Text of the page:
Groups urge review board to hold hearings on Nunavut iron mine
“They are asking the people living in the Arctic to assume the burden of an increased environmental risk”
If recent correspondence is any indication, the Nunavut Impact Review Board will likely be persuaded to hold public hearings to reconsider the terms and conditions of the Baffinland Mary River iron mine’s current project certificate.
Five federal departments, the Government of Nunavut, two organizations and one individual have all submitted letters to the NIRB and it’s nearly unanimous: amendments to Baffinland’s Phase 2 project in north Baffin are significant enough to trigger full project reconsideration.
The most detailed letter comes from the Qikiqtani Inuit Association.
The QIA says the amended project proposal — which would see, among other things, more iron ore traffic down the tote road from the mine site to Milne Inlet and almost year-round shipping near sensitive marine habitats — is a huge departure from what the company proposed in its original Phase 2 project.
“The potential for pronounced impacts on community-based traditional and subsistence activities is a serious matter which deserves an open discussion in a public forum,” says the QIA’s Aug. 19 letter.
The Baffin Inuit organization also says that the current Inuit Impact and Benefits Agreement would have to be renegotiated to reflect “year-round commercial shipping,” something that was written into the current multi-million-dollar IIBA.
Although the Phase 2 project was rejected by the Nunavut Planning Commission April 8, the minister of Aboriginal Affairs and Northern Development overruled the NPC and sent the project amendments to the NIRB for review.
The NIRB must now decide whether Nunavut Land Claims Agreement provisions under Section 12 should trigger a project certificate reconsideration for Baffinland Phase 2 and thus full public hearings on potential new terms and conditions.
The QIA certainly thinks so, and for a number of reasons, including:
• increased traffic on the tote road is “unprecedented in Arctic mining operations” and could create a significant wildlife barrier, especially for caribou whose population numbers will likely increase over the mine’s lifespan;
• increased shipping and proposed ice-breaking could significantly impact marine wildlife;
• seasonal baseline data on marine species, their migration, and habitat along the shipping route are “weak or lacking”;
• potential impacts on nearby communities especially Pond Inlet are a concern for residents due to the “the frequency and duration of shipping activities both in winter and the open water season”; and,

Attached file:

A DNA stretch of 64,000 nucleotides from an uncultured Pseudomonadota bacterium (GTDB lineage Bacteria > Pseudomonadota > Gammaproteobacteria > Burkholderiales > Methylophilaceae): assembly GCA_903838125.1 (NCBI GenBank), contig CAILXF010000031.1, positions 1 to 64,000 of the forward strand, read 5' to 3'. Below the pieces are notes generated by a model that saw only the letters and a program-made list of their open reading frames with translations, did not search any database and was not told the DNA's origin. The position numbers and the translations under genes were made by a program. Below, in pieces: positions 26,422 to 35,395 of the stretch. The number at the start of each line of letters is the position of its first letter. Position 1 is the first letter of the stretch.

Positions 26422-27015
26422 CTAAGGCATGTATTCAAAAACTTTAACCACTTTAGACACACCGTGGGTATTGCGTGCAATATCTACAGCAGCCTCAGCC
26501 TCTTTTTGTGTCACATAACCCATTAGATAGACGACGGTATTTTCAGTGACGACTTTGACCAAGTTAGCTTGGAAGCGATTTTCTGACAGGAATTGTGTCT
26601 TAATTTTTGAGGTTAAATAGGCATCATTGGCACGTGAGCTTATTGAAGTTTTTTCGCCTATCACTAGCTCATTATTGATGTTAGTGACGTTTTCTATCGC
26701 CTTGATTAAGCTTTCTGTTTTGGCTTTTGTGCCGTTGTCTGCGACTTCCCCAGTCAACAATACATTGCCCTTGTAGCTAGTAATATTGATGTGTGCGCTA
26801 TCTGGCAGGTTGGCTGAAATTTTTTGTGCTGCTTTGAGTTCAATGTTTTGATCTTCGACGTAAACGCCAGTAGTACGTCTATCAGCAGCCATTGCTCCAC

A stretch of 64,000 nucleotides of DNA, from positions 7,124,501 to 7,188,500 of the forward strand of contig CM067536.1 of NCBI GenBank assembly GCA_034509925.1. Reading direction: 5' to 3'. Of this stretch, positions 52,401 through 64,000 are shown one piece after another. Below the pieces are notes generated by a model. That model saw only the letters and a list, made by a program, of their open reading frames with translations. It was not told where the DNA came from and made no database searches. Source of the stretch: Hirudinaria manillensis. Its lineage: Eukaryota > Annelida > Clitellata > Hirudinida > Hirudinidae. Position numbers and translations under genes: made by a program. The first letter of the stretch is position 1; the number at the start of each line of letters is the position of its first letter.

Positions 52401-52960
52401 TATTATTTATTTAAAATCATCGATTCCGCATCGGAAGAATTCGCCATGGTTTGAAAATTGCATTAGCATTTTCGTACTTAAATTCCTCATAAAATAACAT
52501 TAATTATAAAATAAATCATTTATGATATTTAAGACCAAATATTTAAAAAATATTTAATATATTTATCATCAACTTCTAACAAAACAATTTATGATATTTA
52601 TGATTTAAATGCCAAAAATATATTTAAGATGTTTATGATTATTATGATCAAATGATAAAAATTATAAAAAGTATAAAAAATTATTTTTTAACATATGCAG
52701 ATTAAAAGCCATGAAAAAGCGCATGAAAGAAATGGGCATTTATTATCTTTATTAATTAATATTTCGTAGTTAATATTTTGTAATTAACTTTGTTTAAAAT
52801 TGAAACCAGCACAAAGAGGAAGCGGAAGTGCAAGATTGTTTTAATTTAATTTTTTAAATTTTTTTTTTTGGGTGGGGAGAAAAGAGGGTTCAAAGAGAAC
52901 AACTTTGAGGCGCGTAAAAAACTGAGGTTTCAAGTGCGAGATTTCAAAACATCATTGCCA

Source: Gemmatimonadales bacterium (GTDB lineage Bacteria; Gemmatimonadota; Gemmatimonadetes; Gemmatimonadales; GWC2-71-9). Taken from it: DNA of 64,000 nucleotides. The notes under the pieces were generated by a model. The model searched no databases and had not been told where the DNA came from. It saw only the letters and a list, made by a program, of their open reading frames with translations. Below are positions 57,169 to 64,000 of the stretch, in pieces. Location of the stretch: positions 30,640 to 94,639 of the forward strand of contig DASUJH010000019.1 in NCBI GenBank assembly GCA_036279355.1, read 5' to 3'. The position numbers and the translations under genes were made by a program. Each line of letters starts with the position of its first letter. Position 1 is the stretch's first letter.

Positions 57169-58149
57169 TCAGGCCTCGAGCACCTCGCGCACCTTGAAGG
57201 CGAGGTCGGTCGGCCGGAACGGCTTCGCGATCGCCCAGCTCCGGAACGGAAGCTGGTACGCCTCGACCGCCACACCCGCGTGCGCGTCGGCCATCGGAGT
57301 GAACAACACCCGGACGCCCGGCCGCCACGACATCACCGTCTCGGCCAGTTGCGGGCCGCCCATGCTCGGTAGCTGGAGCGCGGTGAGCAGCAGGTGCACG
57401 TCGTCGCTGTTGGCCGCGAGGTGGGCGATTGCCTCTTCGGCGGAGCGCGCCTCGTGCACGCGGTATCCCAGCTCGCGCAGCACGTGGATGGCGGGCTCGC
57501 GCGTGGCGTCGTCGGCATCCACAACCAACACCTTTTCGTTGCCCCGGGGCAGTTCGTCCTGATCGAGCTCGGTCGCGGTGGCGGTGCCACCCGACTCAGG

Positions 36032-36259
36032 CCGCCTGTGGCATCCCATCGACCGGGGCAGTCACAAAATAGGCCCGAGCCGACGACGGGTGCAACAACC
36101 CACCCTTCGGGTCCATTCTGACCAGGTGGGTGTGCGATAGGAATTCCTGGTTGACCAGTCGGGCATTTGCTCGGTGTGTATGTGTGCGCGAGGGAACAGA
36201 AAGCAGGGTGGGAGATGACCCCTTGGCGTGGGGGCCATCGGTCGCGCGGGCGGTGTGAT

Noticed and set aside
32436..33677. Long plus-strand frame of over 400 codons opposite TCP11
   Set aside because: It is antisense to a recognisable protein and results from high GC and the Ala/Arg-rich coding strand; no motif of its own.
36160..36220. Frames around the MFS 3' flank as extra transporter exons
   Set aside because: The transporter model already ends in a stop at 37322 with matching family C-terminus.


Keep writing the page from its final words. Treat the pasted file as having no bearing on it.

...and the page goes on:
• increase in site infrastructure and hazardous materials will be in storage at the Milne Inlet dock facility.
The QIA also asked about intervenor funding, saying money should not be a barrier for members of the public who may want to attend any future public hearings.
Helen Gerson, the only individual to submit a letter to the NIRB, is a respected expert on narwhal social organization and behaviour.
She has concerns that Baffinland’s increased shipping noise and activity will impact prime summering areas for pods of narwhal and is urging the NIRB to prevent 10 months of annual shipping in and out of Eclipse Sound, near Pond Inlet.
She also fears contamination from fuel storage tanks, hearing damage to narwhals and the potential for more invasive marine species to appear in the area due to increased shipping from Europe.
“The company, Baffinland, has taken a calculated risk; they must have known that prices of iron ore rise and fall,” she writes.
“Now, because of falling iron ore prices, they are asking the people living in the Arctic to assume the burden of an increased environmental risk.”
Five federal departments all weighed in on the subject but only one stopped short of saying the NLCA would trigger a Mary River reconsideration and, interestingly, that department is Aboriginal Affairs — the department that overruled the NPC to speed up the regulatory process.
A detailed and technical six-page letter says that AANDC is “unable at this time to determine whether the reasons advanced by Baffinland do or do not trigger an NCLA 12.8.2 (b) reconsideration.”
When asked to comment on whether they felt that the issue had aroused “significant public concern,” AANDC said that after a survey of public comments and media on the subject, “it appears Mary River Phase 2 could potentially arouse public concern.”
But it suggests in order to accurately gauge that, the NIRB should hold stakeholder consultation as part of the project reconsideration.
You can read all the correspondence on this subject by going here.